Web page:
What are ‘Selections’ and why should we care about them?

27 August 2021

Don’t councillors have to put politics to one side to make sound and defensible planning decisions based on material considerations?

James Harris Communications Assistant London

On Thursday 5th May 2022, voters will head to the ballot box for local council elections. Next year’s contest will see every seat in London’s 32 boroughs up for grabs, as well as some county, metropolitan and district councils.

We’re all familiar with the electoral process, but who picks the candidates vying for our votes in the first place?

Each political party has an internal candidate selection process, and it is party members who have the power to choose. This process has a huge bearing on the political ideology of a council which is set and directed by the cohort of candidates who go on to become councillors. It is no surprise that internal rivalries play out in selection processes.

For the Labour Party, to be considered as a candidate you must have been a member for some time (usually a year) and have supported previous campaigns and elections.

To make the process as fair as possible, the Local Campaign Forum (LCF) – an internal body – manages the process independently. Candidates are asked to submit a nomination form that lists their experience and knowledge of local government, track record in the party and community, and their reasons for seeking election. The political hopefuls are then grilled by a panel to assess their capabilities, skills, experience, and political judgment. Those who shine are recommended to the LCF as potential candidates.

Once the LCF’s list is complete, local branches (or wards) will shortlist their preferred candidates. The successful few will be invited to a selection meeting to deliver speeches and answer questions. Party members will then cast their vote and the candidates with the most votes win.

For the Conservative party, the process is, in many ways, similar, but far more localised, with local branches running their own selections, shortlisting individuals before members vote for their preferred candidate in their ward. However, if ward membership is small for a particular ward, the constituency’s Executive Council will vote to select candidates for that ward.

Why should you care about this process? After all, don’t councillors have to put politics to one side to make sound and defensible planning decisions based on material considerations?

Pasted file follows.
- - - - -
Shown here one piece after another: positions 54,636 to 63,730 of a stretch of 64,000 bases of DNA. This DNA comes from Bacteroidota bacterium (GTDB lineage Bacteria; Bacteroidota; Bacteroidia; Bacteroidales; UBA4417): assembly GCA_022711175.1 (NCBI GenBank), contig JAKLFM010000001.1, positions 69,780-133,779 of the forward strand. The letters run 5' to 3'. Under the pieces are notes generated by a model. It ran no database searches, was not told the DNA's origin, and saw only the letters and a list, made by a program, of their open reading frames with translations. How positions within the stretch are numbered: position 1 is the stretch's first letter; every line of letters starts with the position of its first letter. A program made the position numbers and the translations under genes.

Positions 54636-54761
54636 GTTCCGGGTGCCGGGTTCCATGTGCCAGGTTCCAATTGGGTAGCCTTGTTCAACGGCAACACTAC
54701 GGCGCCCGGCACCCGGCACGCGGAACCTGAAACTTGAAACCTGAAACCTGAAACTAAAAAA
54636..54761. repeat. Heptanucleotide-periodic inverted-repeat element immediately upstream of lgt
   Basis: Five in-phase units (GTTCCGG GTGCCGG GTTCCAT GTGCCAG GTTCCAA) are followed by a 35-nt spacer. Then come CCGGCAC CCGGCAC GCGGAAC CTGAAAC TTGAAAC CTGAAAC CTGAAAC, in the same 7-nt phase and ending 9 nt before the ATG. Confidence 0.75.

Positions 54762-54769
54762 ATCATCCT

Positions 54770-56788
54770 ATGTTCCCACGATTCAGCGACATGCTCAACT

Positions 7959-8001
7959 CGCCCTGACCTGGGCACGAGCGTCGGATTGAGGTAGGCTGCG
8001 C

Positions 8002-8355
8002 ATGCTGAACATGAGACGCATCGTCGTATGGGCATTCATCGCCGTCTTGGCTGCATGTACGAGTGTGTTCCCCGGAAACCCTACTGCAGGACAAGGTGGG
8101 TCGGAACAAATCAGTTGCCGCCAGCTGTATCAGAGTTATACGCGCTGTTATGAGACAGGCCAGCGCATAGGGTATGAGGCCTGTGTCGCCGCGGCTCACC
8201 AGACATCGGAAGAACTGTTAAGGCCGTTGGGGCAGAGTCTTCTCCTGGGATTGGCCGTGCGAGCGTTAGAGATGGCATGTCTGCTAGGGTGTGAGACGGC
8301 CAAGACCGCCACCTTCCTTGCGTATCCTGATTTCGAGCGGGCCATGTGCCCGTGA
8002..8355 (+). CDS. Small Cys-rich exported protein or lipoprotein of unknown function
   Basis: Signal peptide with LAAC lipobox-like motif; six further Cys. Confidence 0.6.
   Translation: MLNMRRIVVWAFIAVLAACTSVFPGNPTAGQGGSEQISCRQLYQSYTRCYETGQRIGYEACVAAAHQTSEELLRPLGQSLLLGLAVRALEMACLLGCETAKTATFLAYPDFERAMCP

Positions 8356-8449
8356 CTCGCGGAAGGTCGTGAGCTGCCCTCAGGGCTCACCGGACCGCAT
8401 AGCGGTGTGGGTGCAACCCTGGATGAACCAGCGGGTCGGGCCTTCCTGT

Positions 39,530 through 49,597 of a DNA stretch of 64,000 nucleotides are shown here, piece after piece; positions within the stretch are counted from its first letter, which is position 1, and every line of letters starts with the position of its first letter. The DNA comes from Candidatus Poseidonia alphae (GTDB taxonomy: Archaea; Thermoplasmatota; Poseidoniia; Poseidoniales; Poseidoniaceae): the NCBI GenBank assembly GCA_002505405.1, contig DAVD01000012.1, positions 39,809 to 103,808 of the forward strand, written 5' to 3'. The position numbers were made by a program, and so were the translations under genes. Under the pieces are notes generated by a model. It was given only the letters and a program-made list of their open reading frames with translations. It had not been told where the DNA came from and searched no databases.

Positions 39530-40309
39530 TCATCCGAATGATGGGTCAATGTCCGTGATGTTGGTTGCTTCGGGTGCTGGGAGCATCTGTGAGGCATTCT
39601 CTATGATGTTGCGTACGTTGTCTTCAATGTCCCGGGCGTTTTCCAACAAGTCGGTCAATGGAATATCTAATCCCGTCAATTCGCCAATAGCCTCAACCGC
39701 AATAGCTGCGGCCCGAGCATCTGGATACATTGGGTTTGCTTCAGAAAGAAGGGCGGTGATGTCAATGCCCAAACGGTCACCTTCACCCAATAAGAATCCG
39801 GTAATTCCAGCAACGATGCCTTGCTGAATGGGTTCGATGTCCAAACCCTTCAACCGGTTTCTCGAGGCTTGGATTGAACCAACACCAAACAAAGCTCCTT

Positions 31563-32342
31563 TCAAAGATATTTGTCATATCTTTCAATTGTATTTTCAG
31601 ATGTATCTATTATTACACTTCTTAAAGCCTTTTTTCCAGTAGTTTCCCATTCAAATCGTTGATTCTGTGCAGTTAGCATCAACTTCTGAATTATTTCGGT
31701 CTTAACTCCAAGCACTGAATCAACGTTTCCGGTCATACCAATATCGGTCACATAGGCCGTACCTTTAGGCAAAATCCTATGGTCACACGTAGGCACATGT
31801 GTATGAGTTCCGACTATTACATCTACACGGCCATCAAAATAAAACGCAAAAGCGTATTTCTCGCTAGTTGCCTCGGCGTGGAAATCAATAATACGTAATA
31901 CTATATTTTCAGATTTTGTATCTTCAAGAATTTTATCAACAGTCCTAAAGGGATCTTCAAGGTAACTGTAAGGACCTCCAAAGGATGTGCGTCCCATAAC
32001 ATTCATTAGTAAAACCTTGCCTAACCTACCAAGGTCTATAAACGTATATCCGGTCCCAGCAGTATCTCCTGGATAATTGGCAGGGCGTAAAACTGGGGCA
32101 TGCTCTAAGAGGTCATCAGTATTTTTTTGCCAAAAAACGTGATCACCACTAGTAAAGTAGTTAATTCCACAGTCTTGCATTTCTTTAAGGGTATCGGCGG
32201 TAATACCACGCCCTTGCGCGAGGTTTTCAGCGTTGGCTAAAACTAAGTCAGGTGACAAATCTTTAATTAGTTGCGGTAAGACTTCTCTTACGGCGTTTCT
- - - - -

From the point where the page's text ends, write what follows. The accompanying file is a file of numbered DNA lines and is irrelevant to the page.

The 2018 Haringey Labour Party selection process showed exactly why it matters for planning and development.

Under the leadership of Claire Kober, the Council signed-up to the so-called Haringey Development Vehicle (HDV) – a joint venture with a developer which would have seen council properties regenerated and the delivery of 6,400 homes (including affordable homes) over 15 years. Opponents of the HDV saw it as a missed opportunity to deliver council housing on public land.

The 2018 selection process became a battlefield to change the ideology and approach of the Council. Allies of the Council’s leadership were not selected to recontest their seats, and opponents of the HDV were chosen to stand in the 2018 elections. Before a ballot had been cast by the public, party members had ensured that the HDV was in troubled waters.

As one former Labour Haringey Councillor told us:

“Activists and some of the sitting councillors, who successfully deselected people like me, were united in their opposition to something, but the tragedy for the Borough and more importantly its residents, is that they were not and have never been united in their support of something. Where is the big vision and ambition for my Borough?”

Three years on, the political direction in the Labour Party is changing under Sir Keir Starmer. However, factional battles still rage, and this will spill into the selection process, dictating who will become (or remain) councillors, and who will control the balance of power in local government.

In the Conservative party, we’re told that factionalism tends not to play such a significant role as in Labour, save for those particular constituency associations with previous divisions (especially where Brexit is concerned).

If you are interested in hearing more about the selection process in your area, get in touch with us today at [email protected].